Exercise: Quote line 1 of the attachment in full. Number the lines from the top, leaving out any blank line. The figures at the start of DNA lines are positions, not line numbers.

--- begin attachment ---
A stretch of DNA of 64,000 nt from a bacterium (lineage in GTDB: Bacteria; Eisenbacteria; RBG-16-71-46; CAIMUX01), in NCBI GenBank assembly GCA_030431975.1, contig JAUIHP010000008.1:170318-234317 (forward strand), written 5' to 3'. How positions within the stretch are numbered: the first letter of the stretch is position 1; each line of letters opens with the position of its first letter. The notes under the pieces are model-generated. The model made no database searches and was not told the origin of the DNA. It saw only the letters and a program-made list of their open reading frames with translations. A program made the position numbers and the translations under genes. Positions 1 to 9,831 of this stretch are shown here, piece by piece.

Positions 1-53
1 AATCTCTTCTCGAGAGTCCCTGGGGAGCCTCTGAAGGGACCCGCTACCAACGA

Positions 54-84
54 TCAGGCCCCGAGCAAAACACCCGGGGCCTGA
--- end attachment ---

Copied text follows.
A stretch of DNA of 64,000 nt from a bacterium (lineage in GTDB: Bacteria; Eisenbacteria; RBG-16-71-46; CAIMUX01), in NCBI GenBank assembly GCA_030431975.1, contig JAUIHP010000008.1:170318-234317 (forward strand), written 5' to 3'. How positions within the stretch are numbered: the first letter of the stretch is position 1; each line of letters opens with the position of its first letter. The notes under the pieces are model-generated. The model made no database searches and was not told the origin of the DNA. It saw only the letters and a program-made list of their open reading frames with translations. A program made the position numbers and the translations under genes. Positions 1 to 9,831 of this stretch are shown here, piece by piece.